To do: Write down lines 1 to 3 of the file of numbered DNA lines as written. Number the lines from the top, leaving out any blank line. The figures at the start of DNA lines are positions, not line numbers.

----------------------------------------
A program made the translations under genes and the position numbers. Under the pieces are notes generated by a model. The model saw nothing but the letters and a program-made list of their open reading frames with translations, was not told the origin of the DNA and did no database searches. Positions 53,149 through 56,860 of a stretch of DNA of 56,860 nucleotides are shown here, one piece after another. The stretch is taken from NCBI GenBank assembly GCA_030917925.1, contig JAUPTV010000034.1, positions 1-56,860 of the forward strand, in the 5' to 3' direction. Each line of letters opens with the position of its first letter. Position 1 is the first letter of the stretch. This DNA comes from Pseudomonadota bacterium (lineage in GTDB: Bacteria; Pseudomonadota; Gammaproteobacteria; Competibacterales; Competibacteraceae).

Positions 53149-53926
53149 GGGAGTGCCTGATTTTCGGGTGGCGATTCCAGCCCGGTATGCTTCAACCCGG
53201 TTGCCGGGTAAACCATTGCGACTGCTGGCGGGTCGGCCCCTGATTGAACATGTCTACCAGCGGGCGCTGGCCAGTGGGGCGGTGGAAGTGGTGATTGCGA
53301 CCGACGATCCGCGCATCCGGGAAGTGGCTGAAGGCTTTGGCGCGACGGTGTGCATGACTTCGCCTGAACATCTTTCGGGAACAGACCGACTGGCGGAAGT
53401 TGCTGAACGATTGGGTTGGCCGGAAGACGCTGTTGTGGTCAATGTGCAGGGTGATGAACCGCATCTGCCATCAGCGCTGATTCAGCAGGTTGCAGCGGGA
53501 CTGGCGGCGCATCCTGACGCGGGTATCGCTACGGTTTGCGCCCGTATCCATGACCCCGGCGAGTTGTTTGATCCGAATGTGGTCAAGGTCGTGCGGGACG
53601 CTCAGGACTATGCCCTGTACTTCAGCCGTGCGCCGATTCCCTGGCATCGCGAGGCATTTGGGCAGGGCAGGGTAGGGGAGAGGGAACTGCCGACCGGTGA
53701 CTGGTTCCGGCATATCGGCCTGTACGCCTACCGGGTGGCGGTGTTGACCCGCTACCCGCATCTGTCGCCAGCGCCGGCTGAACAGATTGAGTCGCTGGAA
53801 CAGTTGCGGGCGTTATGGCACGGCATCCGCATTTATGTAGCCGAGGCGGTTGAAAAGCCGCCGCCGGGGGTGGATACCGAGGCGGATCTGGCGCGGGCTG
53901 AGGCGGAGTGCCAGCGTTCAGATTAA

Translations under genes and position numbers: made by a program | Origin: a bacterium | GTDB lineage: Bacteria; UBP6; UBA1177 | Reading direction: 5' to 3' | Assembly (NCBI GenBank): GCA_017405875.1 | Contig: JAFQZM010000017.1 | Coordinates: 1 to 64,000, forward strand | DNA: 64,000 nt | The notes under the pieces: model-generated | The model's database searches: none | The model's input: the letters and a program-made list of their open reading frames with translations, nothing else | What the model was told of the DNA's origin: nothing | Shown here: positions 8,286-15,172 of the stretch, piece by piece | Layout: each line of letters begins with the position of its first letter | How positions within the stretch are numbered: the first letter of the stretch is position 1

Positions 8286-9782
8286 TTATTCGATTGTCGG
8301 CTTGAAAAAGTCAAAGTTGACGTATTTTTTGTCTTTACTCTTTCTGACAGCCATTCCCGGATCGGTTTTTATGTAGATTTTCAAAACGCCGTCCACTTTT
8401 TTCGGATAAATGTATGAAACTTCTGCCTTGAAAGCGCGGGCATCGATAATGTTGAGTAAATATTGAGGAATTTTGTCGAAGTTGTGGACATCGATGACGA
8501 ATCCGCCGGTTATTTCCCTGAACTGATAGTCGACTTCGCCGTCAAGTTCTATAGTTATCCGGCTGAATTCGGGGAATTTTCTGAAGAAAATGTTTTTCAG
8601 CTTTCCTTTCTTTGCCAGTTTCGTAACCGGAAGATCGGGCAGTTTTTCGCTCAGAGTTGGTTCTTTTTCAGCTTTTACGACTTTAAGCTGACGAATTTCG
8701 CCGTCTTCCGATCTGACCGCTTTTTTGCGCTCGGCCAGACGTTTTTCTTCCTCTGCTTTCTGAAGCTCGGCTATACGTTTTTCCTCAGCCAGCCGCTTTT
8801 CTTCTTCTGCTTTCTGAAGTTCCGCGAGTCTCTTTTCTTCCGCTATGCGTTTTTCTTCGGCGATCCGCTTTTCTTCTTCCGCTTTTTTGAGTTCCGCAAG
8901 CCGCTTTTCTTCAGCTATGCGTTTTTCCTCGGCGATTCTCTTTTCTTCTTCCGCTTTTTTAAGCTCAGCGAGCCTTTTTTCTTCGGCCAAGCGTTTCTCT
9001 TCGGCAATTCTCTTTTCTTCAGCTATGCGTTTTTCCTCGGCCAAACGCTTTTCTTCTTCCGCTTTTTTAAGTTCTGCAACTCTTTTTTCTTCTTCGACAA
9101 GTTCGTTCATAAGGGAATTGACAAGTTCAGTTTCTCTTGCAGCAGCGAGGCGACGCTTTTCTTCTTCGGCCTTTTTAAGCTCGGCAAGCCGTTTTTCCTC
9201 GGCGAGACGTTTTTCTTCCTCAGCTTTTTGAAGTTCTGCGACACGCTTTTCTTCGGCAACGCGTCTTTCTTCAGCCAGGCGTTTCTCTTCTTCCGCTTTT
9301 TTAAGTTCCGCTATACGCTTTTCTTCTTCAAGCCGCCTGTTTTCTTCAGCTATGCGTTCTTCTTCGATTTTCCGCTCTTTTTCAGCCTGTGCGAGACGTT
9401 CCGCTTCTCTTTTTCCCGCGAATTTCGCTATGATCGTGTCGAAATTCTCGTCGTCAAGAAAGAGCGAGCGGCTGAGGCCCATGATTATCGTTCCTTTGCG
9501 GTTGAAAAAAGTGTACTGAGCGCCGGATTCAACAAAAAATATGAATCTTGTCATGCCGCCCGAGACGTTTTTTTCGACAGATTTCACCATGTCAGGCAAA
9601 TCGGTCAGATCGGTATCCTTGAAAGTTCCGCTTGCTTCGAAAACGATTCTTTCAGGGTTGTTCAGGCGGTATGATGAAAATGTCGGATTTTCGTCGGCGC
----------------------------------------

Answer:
A program made the translations under genes and the position numbers. Under the pieces are notes generated by a model. The model saw nothing but the letters and a program-made list of their open reading frames with translations, was not told the origin of the DNA and did no database searches. Positions 53,149 through 56,860 of a stretch of DNA of 56,860 nucleotides are shown here, one piece after another. The stretch is taken from NCBI GenBank assembly GCA_030917925.1, contig JAUPTV010000034.1, positions 1-56,860 of the forward strand, in the 5' to 3' direction. Each line of letters opens with the position of its first letter. Position 1 is the first letter of the stretch. This DNA comes from Pseudomonadota bacterium (lineage in GTDB: Bacteria; Pseudomonadota; Gammaproteobacteria; Competibacterales; Competibacteraceae).

Positions 53149-53926
53149 GGGAGTGCCTGATTTTCGGGTGGCGATTCCAGCCCGGTATGCTTCAACCCGG